As the second-largest economy in ASEAN behind Indonesia, Thailand presents ample investment opportunities for foreign businesses. The country has experienced growing domestic consumption over the decades coupled with robust export-oriented manufacturing, resulting in the country gaining the status of an upper-middle income nation in 2011.
Further, Thailand is also benefitting from Sino-US trade tensions with several Chinese-based firms relocating part of their supply chain to Thailand, especially for electronics, chemicals, and automotive. The Board of Investment (BOI) announced in February 2022 that the combined value of foreign and local investment applications in 2021 totaled 643 billion baht (US$19.4 billion), an increase of 59 percent from the previous year.
Electricals and electronics topped the list of targeted sectors, attracting 104.5 billion baht (US$2.8 billion) followed by the medical sector (62.2 billion baht (US$1.6 billion)), petrochemicals (48.4 billion baht (US$1.3 billion)), agriculture (47.7 billion baht (US$1.3 billion)), and automotive and parts (24.6 billion baht (US$672 million)).
Despite the shift from an agrarian to an industrial economy, the bulk of the workforce remains in low-scale and low-productivity activities. Failure to upgrade to higher-value industries and improve competitiveness in services may constrain Thailand’s long-term growth potential.
Thailand’s economy is dependent on exports, which accounted for some 60 percent of GDP before the pandemic. As such, the country’s manufacturing sector plays an important role, contributing 27 percent of GDP in 2021; the sector’s success or failure often dictates the overall health of the economy.
Over the last fifty years, Thailand has built up a robust manufacturing sector. It is now keen to attract investments for mid/high-tech manufacturing, especially as regional rivals like Vietnam and Cambodia become new centers for low-cost production in the region.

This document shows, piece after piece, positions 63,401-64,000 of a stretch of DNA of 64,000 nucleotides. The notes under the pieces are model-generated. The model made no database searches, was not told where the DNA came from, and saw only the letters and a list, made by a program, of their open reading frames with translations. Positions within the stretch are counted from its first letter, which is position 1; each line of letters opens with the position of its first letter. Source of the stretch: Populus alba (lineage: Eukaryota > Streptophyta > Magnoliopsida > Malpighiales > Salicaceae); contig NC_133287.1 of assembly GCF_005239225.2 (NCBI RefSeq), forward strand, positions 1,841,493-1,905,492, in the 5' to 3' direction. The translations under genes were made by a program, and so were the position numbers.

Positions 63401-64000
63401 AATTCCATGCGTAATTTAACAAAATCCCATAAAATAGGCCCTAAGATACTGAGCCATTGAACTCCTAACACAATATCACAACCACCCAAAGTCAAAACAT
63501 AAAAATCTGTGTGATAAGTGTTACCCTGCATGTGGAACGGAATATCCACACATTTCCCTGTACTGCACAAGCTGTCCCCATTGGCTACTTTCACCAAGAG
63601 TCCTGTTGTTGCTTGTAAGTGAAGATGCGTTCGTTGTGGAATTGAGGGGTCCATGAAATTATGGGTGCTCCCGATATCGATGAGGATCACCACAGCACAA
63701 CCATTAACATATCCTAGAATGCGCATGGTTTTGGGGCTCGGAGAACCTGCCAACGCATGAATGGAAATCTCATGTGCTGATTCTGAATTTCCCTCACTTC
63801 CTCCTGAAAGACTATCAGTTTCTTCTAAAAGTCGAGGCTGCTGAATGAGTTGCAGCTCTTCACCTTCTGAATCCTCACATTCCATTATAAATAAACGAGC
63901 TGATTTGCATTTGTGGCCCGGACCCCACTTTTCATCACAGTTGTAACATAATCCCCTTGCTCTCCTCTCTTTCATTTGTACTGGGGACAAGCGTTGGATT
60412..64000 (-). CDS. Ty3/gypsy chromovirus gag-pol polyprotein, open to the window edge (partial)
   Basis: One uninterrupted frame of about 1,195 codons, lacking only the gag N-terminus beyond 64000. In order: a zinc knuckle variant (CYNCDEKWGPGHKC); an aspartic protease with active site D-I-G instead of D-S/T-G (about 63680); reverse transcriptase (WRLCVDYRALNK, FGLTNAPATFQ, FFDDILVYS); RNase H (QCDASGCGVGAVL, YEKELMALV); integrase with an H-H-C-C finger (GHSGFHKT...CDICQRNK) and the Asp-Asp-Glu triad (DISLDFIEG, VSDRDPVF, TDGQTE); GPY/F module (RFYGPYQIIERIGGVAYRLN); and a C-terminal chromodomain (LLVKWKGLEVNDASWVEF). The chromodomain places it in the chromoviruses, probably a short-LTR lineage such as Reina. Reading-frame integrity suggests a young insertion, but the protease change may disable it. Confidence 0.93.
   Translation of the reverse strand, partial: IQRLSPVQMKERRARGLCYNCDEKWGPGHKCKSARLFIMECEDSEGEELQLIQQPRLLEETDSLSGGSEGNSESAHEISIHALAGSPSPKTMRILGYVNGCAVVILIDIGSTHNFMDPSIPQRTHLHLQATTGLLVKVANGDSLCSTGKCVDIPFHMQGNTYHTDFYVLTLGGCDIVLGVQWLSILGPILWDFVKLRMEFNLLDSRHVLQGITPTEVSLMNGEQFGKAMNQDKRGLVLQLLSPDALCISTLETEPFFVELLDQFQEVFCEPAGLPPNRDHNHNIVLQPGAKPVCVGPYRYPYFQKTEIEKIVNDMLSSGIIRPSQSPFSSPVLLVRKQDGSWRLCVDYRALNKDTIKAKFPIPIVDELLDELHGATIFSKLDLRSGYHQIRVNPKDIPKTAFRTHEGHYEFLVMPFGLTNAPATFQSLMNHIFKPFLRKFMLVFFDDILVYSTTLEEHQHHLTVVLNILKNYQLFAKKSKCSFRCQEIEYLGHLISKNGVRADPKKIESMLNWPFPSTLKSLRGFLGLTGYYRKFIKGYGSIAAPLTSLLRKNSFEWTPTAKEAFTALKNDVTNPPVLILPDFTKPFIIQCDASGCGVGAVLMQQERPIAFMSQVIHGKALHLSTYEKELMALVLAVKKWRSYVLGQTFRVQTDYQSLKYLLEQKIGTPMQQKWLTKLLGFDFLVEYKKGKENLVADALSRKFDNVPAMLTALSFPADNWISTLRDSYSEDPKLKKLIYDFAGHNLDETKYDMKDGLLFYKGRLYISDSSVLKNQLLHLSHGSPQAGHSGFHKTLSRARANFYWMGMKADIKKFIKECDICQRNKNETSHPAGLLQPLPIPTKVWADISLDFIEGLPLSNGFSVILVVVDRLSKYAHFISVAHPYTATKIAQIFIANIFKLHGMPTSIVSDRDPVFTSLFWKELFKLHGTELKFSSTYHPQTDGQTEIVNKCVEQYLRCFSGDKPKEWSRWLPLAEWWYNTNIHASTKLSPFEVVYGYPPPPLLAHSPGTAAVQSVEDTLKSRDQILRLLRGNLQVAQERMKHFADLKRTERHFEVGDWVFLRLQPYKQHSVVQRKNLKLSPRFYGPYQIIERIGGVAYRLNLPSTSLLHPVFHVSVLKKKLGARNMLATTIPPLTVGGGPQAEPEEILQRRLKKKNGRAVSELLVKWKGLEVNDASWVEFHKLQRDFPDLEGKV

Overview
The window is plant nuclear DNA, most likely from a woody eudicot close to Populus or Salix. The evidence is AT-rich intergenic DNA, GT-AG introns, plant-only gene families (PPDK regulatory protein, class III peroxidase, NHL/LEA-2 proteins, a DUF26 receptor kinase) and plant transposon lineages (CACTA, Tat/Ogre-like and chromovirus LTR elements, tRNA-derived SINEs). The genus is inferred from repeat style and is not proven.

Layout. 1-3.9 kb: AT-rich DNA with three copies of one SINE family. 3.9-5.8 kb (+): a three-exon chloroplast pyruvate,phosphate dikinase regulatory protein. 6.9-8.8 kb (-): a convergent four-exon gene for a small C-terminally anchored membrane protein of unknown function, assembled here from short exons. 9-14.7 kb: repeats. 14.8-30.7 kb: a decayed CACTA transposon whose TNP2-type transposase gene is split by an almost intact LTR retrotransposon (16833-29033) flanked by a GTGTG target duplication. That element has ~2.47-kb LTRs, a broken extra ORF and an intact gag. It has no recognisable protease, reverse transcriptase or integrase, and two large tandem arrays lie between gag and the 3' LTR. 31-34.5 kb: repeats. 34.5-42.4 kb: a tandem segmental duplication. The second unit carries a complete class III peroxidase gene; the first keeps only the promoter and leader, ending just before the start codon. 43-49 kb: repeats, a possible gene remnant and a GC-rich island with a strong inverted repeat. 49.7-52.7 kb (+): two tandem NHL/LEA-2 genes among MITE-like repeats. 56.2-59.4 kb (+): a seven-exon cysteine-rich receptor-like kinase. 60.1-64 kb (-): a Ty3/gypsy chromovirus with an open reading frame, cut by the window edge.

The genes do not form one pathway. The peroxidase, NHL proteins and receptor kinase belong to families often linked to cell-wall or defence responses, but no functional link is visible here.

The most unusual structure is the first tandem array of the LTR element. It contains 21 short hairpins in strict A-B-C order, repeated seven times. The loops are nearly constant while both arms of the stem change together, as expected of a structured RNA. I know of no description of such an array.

The Thai government wants Thailand to evolve into a base for electric vehicle (EV) production. German luxury carmaker, Mercedes, chose Thailand as its first site in Southeast Asia to manufacture its electric EQS model with Toyota as well as Chinese car manufacturer Great Wall Motor signing up for a government incentive plan to produce EVs in Thailand.
The country’s emergence as an EV production hub in the region has been fast-tracked by generous incentives, such as 3-11 years of tax holidays and investment incentives for EV infrastructure.
Further, EV manufacturers are attracted by Thailand’s well-developed automotive supply chains, which have garnered its nickname ‘Detroit of Asia’. Before the pandemic, Thailand had the largest automotive industry in Southeast Asia and the 10th largest in the world.
Car exports to increase to over 1 million units
Car exports are expected to increase to over 1 million units for 2022 from the 956,530 units sold in 2021 and 704,626 units in 2020. The National EV Committee announced a goal to have at least 50 percent of locally made vehicles be EVs by 2030, and in February 2022, the government introduced exemptions for import duty and excise tax for a wide range of EV models.
Additionally, Thailand plans to attract 400 billion baht (US$12.08 billion) in investments over the coming years and support the production of 1.2 million EVs and 690 charging stations by 2036.
Electrical and electronics
The exports of electrical and electronics (E&E) products amounted to over US$42 billion in 2021, leading other major export groups, such as automotive, machinery, and food. Before the pandemic, Thailand’s electronics manufacturing sector was the 13th largest hub in the world, with most large-sized manufacturers focusing on the production of integrated circuits, hard disk drives, semiconductors, diodes, and capacitors.
According to Government Savings Bank (GSB), Thailand’s largest state-owned bank, the country is the world’s second-largest exporter of hard-disk drives, washing machines, and air conditioners, and ranks sixth for compressors and eighth for refrigerators — accounting for approximately 24 percent of exports and just over 10 percent of GDP. Thailand boasts an E&E supply chain covering more than 2,500 companies, which includes global giants like Samsung, Toshiba, Mitsubishi, Sony, LG, and Siemens, among others.
With increasing global demand for smart devices across the industrial and consumer landscape, Thailand can be a leading supplier of such devices, particularly for IoT devices as the 5G rollout continues worldwide. Moreover, this growing demand will spur the development of new products not just in the E&E sector but also in other industries that are digitally transforming, such as in the automotive industry where digital components are replacing analog equipment.
Read the complete article here : Promising Sectors for Investment in Thailand (aseanbriefing.com)
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